it probably doesn't take much effort for a market maker to do this, and the Risk/Reward can be great. so I don't see why they wouldn't want to do this on a regular basis. and it's even better if they could disguise it as a normal pullback and reversal at s/r, this way they don't even have to worry about getting caught.

but anyway, it doesn't matter what this is. the only thing that matters is how can we profit from this. I'm sure there are people here who already does that on a regular basis. it'd be great if they could share some insight.

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  #29 (permalink)
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RM99 View Post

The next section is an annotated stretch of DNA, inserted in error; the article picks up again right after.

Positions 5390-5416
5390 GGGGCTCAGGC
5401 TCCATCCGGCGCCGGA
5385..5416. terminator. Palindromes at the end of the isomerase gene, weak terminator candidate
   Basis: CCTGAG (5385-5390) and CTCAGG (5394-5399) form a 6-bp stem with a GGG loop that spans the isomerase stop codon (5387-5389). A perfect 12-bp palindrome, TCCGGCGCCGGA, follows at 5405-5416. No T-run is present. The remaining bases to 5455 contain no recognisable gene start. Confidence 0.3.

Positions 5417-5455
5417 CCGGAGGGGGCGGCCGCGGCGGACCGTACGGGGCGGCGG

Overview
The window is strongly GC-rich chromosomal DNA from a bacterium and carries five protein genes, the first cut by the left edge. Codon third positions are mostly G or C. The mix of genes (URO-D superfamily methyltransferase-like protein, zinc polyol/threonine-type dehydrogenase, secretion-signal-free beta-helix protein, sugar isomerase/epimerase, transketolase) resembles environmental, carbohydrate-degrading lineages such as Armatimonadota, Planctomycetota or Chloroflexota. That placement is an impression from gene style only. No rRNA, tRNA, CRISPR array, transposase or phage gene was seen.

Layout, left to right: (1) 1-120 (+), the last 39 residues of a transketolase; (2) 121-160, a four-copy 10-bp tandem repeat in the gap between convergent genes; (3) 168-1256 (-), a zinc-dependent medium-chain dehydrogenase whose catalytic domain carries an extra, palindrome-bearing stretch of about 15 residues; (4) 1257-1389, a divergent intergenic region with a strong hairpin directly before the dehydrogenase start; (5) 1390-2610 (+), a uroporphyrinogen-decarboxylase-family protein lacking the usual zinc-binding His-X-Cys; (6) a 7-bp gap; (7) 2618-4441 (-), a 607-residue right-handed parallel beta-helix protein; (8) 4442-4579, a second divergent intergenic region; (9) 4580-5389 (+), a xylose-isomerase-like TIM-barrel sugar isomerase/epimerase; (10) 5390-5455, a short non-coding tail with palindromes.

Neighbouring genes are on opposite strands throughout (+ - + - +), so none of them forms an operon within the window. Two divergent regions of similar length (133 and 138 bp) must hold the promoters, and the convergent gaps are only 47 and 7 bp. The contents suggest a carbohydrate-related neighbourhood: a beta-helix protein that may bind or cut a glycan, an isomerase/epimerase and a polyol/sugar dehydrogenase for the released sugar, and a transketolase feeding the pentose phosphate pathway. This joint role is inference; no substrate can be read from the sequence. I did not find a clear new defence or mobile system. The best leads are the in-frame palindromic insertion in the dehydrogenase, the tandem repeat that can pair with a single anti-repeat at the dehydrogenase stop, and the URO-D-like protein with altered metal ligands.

I'm not arguing about moving the market, I'm saying that the game is rigged for some folks. By the time the news outlets report the UE report....there's any number of people who've already had that information available to them in order to make an advantageous decision about the market.

Whether or not they move the market (which can or can't be noticed) is a different debate.

You're pretty funny.


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  #30 (permalink)
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iPlayGames View Post
well, 1st, I wasn't sure it was insider trading, I just suspected it.

and 2nd, if I were a market maker and I somehow got to know the news beforehand, what would I do? of course I'd choose to drive the market to the opposite direction first, and it'd have been relatively easy to do so, since the market was quite thin before news, and I'd want it to stop at an obvious S/R, since it'd be even easier for me to drive it back with other people's help. and when the news came, bang, the market explodes and my investment is easily double/triple/quadrupled.